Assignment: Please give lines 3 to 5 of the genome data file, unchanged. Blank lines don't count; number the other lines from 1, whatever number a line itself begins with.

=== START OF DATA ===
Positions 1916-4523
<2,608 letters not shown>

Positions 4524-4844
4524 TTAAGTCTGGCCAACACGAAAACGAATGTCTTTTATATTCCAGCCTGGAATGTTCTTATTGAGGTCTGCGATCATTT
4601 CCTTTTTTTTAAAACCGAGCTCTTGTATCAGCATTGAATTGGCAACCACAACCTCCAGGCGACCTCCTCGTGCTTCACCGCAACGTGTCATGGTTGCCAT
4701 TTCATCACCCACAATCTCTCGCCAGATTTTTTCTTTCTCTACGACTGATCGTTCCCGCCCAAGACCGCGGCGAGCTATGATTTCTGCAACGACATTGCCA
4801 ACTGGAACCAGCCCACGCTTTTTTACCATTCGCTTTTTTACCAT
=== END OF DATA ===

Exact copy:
Positions 4524-4844
4524 TTAAGTCTGGCCAACACGAAAACGAATGTCTTTTATATTCCAGCCTGGAATGTTCTTATTGAGGTCTGCGATCATTT
4601 CCTTTTTTTTAAAACCGAGCTCTTGTATCAGCATTGAATTGGCAACCACAACCTCCAGGCGACCTCCTCGTGCTTCACCGCAACGTGTCATGGTTGCCAT